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Artificial Motivation

Detect desired behavior and stimulate pleasure center to reenforce
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Stable neural stimulation electrodes that don't corrode have been a reality for some time now, and "pleasure centers" in the brain have been known since the 1950's. The ability to detect when someone is engaged in particular categories of thought based on brain activity could be used to identify when someone was, say, engaged in mathematics and reward them. Such a device would enable users to master difficult skills. Similar sensors coud be used to identify when the user is in the right exercize zone - proper heartrate, correct oxygenation, ideal blood glycogen, and reward them for it. This would overcome all procrastination at going to the gym to work out or at studying calculus. We could be much better people than we are otherwise able to be.
gregor-e, Jan 28 2006

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       How about a system that detects when people blithely simplify the very complex and interesting field of neurochemistry into a solved problem and are posting halfbakery ideas about it that go from functional MRI to "better people" in fewer than 200 words, and emits a mild electric shock to the poster?   

       But seriously. If you can just stick an electrode up your brain and kick the bliss-machine into overdrive (and I agree that you can, technically), why on earth would you bother being "better people"? I'd just try to keep myself fed and otherwise listen to Pink Floyd a lot.
jutta, Jan 28 2006

       Okay, how about a detector that observes when someone blithely states that by stimulating just one reward system in a human brain, that all other rewards, such as those deriving from mastry of new skills, are meaningless, and simply administers an overdose of heroin? Simple mindless euphoria isn't the be-all, end-all reward that wirehead wannabes imagine it to be. Humans have more than one reward system.   

       There's nothing all that complex about my proposal. Detecting physical and mental states is getting increasingly commonplace, without using functional MRI. I think even you would agree that observing physical states corresponding to ideal exercize would be fairly simple and is already commonplace. Simply augmenting this with a reward system that helps the user decide to come back to the gym tomorrow would make all the difference between an obese sofa-spud and a well-toned athletic body.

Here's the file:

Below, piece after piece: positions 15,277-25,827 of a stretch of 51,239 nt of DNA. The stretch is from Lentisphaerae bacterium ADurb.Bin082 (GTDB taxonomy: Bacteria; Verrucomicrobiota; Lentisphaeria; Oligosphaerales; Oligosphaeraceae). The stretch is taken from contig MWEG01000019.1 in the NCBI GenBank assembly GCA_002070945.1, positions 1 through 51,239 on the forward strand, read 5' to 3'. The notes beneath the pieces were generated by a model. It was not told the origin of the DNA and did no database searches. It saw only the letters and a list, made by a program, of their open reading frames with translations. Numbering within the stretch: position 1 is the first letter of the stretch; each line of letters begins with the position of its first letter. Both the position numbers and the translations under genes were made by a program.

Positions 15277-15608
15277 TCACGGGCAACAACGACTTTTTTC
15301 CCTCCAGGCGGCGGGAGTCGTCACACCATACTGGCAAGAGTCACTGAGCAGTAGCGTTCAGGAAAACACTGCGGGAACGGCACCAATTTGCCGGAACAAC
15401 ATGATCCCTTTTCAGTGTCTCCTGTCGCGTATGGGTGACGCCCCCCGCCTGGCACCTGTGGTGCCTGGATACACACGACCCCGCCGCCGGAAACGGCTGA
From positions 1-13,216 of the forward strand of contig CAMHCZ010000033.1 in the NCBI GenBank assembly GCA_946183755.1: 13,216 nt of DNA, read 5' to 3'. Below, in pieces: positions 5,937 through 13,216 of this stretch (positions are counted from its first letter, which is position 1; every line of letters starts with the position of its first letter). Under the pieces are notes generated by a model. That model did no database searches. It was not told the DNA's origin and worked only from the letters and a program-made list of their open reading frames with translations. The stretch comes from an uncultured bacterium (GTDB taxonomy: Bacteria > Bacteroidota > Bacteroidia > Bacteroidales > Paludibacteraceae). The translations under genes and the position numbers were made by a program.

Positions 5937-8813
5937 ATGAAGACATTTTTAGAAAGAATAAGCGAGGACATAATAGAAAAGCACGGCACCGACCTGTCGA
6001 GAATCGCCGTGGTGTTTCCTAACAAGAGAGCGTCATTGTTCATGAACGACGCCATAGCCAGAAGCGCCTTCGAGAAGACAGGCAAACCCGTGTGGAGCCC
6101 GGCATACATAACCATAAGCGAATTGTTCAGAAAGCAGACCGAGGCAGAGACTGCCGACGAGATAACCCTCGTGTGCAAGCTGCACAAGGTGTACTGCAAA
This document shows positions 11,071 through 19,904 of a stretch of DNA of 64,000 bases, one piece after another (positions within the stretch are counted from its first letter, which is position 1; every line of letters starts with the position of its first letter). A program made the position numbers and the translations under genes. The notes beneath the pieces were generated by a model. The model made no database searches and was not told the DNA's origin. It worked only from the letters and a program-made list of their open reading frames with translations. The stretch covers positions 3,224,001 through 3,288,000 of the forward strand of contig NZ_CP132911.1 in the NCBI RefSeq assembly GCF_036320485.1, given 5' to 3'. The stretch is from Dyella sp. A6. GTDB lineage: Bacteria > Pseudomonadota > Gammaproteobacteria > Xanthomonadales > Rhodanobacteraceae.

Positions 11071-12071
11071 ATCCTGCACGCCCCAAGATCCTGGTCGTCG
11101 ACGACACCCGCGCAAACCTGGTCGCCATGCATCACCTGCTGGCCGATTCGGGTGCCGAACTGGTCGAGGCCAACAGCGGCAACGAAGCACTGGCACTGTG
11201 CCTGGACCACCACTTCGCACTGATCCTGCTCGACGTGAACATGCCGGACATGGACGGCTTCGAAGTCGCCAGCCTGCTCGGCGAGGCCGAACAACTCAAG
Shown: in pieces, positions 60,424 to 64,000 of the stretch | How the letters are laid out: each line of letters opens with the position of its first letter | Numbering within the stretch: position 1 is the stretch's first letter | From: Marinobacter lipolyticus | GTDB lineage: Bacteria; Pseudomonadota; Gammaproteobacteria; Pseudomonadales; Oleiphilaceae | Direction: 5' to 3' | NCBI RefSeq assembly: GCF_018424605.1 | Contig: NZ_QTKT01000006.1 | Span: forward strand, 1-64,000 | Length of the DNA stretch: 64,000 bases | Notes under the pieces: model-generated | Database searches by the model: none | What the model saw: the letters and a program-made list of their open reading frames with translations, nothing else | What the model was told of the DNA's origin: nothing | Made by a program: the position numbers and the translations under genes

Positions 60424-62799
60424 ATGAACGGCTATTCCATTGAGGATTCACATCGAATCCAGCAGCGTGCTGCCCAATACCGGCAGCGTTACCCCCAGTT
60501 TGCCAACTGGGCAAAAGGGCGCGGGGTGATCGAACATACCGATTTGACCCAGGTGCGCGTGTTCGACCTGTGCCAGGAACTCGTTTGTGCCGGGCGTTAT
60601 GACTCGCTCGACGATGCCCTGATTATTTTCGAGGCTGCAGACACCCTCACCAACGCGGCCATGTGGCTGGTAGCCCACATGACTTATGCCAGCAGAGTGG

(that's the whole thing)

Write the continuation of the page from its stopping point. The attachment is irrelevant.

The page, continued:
gregor-e, Jan 29 2006

       I know absolutely nothing of the topic, so I'm staying out of it.   

       On the other hand, I would like to get a non-harmful heroin shot frequently while listening to Pink Floyd. Bun.   

       Gregor-e's ironic statement does express my belief pretty well - being able to directly manipulate the reward center in the brain _would_ make other rewards meaningless. (And, for drug addicts, it frequently does). You start out with good intentions, then you press the button, then you very quickly look for a way of pressing the button some more. Man, that's a beautiful button.
But feel free to disagree with me; we'll probably find out how this stuff works during our lifetimes.
jutta, Jan 29 2006

       Turns out that most humans don't end up like the mindless wireheads of Niven's SF. From (who would have guessed it) wireheading.com:   

       "In the case of humans, our reward-pathways are (slightly) more anatomically diffuse than the average rodent. At least with present-day electrode-placement techniques, intra-cranial self-stimulation (ICSS) as practised by laboratory humans doesn't lead to uncontrolled hedonistic excess and death. Only depressed or deeply malaise-ridden human subjects compulsively self-stimulate when wired."